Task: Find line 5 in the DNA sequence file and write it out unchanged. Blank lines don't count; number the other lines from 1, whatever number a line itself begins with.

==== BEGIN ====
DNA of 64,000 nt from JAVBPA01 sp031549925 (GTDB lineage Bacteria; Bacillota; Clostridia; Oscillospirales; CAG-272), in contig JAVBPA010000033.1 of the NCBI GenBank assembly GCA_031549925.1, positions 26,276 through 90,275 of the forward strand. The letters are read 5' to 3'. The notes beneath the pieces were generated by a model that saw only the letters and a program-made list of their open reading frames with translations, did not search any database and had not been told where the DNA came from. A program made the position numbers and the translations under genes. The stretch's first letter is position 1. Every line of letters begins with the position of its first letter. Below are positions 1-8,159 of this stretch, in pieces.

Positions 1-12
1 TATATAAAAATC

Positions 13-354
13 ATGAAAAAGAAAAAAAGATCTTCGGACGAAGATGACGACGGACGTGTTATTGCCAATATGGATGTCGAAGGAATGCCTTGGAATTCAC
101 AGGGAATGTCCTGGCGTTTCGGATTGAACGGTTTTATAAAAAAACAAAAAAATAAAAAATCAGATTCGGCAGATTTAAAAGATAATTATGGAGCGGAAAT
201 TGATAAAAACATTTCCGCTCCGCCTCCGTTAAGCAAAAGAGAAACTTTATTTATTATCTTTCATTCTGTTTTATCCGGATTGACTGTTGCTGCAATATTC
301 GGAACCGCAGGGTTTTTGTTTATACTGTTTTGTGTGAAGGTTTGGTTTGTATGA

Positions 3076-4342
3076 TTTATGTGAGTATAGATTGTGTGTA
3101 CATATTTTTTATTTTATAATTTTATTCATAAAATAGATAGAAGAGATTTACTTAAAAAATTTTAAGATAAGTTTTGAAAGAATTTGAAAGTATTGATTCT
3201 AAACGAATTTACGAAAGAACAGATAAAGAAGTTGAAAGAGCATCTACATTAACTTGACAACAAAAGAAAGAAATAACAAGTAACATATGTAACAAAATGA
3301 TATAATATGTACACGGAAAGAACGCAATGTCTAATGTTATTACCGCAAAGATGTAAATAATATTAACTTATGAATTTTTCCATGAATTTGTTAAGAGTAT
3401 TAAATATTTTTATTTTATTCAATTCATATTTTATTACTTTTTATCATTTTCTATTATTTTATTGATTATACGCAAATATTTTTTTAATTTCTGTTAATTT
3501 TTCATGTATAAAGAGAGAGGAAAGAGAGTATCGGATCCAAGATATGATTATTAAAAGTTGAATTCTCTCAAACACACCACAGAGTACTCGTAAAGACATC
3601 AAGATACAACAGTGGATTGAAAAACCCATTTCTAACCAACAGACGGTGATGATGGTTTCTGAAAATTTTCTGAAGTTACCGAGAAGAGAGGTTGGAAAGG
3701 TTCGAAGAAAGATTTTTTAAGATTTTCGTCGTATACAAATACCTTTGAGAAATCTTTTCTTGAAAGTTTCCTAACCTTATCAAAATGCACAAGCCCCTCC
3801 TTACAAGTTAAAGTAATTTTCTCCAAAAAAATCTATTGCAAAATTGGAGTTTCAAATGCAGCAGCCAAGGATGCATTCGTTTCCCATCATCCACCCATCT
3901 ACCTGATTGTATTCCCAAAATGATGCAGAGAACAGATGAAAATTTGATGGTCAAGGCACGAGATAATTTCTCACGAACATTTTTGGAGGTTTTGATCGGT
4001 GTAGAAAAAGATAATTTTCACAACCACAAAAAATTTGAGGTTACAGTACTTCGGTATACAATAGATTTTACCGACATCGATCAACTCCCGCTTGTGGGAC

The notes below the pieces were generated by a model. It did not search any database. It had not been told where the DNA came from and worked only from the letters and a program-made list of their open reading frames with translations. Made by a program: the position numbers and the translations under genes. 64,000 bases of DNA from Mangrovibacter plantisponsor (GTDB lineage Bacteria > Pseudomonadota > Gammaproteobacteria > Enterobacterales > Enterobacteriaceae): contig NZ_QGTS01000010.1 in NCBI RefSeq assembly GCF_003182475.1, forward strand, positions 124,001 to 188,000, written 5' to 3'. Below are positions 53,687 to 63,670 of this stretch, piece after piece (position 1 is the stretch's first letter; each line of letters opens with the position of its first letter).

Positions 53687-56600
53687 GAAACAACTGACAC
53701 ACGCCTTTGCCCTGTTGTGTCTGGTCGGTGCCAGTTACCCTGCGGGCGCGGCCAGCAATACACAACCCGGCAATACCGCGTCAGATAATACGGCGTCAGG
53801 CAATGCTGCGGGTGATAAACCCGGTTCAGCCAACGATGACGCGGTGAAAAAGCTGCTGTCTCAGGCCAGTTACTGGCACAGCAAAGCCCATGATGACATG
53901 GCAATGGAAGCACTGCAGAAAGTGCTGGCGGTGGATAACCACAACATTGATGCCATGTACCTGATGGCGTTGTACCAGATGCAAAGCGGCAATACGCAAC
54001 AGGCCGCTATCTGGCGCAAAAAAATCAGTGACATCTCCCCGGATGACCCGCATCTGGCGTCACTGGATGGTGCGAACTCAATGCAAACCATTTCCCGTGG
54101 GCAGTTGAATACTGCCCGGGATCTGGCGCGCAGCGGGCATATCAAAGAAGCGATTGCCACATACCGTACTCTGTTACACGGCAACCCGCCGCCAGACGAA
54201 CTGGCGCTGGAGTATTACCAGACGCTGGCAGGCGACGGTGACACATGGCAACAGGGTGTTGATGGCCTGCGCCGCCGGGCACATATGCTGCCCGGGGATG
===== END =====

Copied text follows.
13 ATGAAAAAGAAAAAAAGATCTTCGGACGAAGATGACGACGGACGTGTTATTGCCAATATGGATGTCGAAGGAATGCCTTGGAATTCAC